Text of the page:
$\begin{array}{ll}L_zL_+|m\rangle\\=\left(L_zL_+-L_+L_z+L_+L_z\right)|m\rangle\\=\left([L_z,L_+]+L_+L_z\right)|m\rangle\\=[L_z,L_+]|m\rangle+L_+L_z|m\rangle\\=L_+|m\rangle+L_+L_z|m\rangle\\=L_+|m\rangle+mL_+|m\rangle\\=(1+m)L_+|m\rangle\end{array}$

Holy crap!  $L_+|m\rangle$ is an eigenstate of $L_z$ with eigenvalue 1+m.  This is because, in fact, $L_+|m\rangle = |m+1\rangle$!

Assuming that there’s a maximum angular momentum in any particular direction, say “j”, then the states range from $|-j\rangle$ to $|j\rangle$ in integer steps (using the raising and lowering operators).  That’s just because the universe doesn’t care about the difference between the z and the negative z directions.  So, the difference between j and negative j is some integer: j-(-j) = 2j = “some integer”.  For ease of math the $\hbar$ were separated from the L’s in the definition.  The actual angular momentum is “$j\hbar$“.

By the way, notice that at no point has mass been mentioned!  This result applies to anything and everything.  Particles, groups of particles, your mom, whatevs!

So, the maximum or minimum angular momentum is always some multiple of half an integer.  When it’s an integer (0, 1, 2, …) you’ve got a boson, and when it’s not (1/2, 3/2, …) you’ve got a fermion.  Each of these types of particles have their own wildly different properties.  Most famously, fermions can’t be in the same state as other fermions (this leads to the “solidness” of ordinary matter), while bosons can (which is why light can pass through itself).

Notice that the entire ladder operator thing for any $L_j$ is dependent on the L operators for the other two directions.  In three or more dimensions you have access to at least two other directions, so the argument holds and particles in 3 or more dimensions are always fermions or bosons.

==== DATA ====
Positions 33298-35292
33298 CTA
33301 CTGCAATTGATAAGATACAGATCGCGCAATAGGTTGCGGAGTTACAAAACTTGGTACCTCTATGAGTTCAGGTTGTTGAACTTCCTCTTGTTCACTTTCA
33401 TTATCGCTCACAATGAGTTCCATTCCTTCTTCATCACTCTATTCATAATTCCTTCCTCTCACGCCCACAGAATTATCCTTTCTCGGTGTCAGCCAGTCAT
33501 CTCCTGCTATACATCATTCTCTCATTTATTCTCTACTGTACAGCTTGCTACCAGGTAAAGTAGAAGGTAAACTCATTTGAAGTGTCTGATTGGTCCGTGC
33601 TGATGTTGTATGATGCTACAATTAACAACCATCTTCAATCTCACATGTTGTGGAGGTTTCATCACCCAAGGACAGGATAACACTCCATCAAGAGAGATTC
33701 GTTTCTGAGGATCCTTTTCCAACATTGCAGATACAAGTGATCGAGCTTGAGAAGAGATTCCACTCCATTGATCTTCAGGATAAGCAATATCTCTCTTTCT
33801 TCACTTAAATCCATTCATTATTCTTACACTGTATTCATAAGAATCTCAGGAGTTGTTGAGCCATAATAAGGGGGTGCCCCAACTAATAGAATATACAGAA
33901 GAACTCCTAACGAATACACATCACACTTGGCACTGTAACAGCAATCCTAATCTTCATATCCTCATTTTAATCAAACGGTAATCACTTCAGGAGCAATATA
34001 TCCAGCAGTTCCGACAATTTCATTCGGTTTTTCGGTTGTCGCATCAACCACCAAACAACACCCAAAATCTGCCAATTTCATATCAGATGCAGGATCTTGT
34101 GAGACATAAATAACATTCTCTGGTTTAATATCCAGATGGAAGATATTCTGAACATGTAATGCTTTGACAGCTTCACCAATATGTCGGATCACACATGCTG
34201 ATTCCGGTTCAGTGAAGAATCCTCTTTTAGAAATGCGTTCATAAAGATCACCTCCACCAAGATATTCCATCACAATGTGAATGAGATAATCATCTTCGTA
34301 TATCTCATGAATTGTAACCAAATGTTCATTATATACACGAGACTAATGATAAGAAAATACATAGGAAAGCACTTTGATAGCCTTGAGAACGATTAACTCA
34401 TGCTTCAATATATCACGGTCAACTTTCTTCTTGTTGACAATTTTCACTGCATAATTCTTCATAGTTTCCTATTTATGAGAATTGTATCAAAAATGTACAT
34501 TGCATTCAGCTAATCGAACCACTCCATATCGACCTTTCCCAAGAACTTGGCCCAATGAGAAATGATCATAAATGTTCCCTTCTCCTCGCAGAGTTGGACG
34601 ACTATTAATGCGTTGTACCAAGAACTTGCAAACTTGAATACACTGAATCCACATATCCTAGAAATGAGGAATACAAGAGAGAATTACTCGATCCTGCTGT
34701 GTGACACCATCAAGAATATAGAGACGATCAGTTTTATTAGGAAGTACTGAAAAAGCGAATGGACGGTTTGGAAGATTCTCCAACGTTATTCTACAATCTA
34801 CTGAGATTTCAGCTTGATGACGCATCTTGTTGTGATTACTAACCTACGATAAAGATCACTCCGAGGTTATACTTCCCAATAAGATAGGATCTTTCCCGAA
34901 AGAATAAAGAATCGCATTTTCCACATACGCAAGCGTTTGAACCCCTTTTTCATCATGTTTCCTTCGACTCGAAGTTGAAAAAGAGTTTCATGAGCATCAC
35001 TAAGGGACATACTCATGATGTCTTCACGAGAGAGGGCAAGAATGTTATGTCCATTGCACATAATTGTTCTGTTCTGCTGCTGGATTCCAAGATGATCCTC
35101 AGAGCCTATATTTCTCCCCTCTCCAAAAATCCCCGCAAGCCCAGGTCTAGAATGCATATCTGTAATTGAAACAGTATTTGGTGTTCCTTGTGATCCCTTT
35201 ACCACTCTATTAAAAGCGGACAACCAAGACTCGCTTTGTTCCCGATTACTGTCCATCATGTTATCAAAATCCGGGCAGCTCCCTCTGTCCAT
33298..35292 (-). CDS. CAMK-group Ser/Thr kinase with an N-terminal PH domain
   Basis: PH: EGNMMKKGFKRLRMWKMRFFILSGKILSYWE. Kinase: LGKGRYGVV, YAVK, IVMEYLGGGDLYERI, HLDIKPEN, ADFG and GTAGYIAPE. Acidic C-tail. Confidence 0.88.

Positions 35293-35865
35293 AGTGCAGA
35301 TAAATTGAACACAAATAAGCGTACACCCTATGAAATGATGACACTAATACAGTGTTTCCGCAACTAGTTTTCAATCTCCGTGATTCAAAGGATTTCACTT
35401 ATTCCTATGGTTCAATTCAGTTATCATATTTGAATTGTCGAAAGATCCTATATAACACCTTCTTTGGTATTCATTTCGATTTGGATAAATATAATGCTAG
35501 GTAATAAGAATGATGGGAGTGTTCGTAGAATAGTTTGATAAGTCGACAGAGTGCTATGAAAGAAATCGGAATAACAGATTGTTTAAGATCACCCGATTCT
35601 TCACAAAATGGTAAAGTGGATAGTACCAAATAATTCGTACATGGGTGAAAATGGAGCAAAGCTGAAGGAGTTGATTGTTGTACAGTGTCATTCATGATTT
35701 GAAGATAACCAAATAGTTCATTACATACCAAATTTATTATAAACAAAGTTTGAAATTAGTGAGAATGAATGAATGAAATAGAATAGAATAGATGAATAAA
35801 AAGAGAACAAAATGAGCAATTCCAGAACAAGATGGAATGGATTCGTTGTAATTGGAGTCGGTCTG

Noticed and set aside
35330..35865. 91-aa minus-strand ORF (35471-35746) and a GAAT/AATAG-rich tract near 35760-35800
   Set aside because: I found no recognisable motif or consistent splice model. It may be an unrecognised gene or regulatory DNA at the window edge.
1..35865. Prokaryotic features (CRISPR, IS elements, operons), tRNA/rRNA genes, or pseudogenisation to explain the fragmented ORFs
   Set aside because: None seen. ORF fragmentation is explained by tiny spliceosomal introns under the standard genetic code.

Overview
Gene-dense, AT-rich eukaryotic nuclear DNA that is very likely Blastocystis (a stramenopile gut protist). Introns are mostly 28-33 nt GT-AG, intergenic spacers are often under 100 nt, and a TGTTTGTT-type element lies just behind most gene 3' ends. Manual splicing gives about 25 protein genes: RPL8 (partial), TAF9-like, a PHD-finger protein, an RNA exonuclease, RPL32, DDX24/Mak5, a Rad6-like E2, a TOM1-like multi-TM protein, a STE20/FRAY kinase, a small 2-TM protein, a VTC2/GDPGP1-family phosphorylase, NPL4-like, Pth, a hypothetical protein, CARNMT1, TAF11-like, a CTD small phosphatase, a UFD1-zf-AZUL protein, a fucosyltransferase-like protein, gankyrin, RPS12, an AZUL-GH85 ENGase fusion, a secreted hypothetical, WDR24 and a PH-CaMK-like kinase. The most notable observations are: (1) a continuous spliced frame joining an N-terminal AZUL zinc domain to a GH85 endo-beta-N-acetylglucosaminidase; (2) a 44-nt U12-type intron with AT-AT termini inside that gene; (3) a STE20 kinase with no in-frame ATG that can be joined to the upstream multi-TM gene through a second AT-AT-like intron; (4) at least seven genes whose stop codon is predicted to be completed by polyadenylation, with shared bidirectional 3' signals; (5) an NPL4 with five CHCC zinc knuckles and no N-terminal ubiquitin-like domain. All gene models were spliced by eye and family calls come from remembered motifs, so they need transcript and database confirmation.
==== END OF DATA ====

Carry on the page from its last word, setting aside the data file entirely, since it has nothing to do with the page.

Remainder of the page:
In two dimensions there aren’t enough other directions to create the ladder operators ($L_\pm$).  It turns out that without that restriction particles in two dimensions can assume any spin value (not just integer and half-integer).  These particles are called “anyons”, as in “any spin”.  While actual 2-d particles can’t be created in our jerkwad 3-d space, we can create tiny electromagnetic vortices in highly constrained, flat sheets of plasma that have all of the weird spin properties of anyons.  As much as that sounds like sci-fi, s’not.

It’s one of the several proposed quantum computer architectures that’s been shown to work (small scale).

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### 24 Responses to Q: What is “spin” in particle physics? Why is it different from just ordinary rotation?

1. Andrew says:

I laughed out loud at “pogo stick in a chess game.”

2. Sanjay says:

Great response!

3. Edd Writer says:

Damn gravy, it’s too thick for me to swallow…

4. Erfan says:

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5. Alyster says:

Hi, can you please explain what spinning faster than the speed of light means? Forgive my naiveté, but I don’t get how spinning can be measured in m/s. Thanks.

6. The Physicist says:

You’re completely right, rate of rotation is measured in “angle per time” instead of “distance per time”.
What the article is referring to is “tangential velocity”. For example, while the Earth turns at a rate of 360° per day (give or take), on the equator the tangential velocity is about 1,000 mph.

7. David says:

Wait, so if the angular momentum of say, electrons can only be deduced through their magnetic dipoles, then what is the difference between “spin” and “magnetic moment”?

Aren’t these each treated as separate, intrinsic qualities that that things have or am I (yet again) confused?

8. The Physicist says:

Spin is important for a number of reasons, with the magnetic moment being only one of them. The post talks about it a lot because it’s a good example of why spin can’t be classical (must be quantum mechanical).

9. Phyllis McLemore says:

According to Barbara Brennan, former NASA physicist, Consciousness vibrates faster than the speed of light. Instruments don’t pick it up because instruments cannot be built to detect any vibration not within this particular reality. In fact, parallel realities vibrate at faster and slower speeds (frequencies and amps) than the reality we think we are in right now. That is how we are not aware of them, except when angels and ghosts are seen. They are seen because they slow down.
Electrons are shown in pictures as making circles around the nucleus of an atom. If there is no spin of these electrons then why are the paths around the nucleus shown to be circular or oval? If there is no actual spin, then how is there energy? If spin has to be quantum mechanical that means it’s spin is so fast that it cannot be detected. It is just theory because the spin is faster than the speed of light.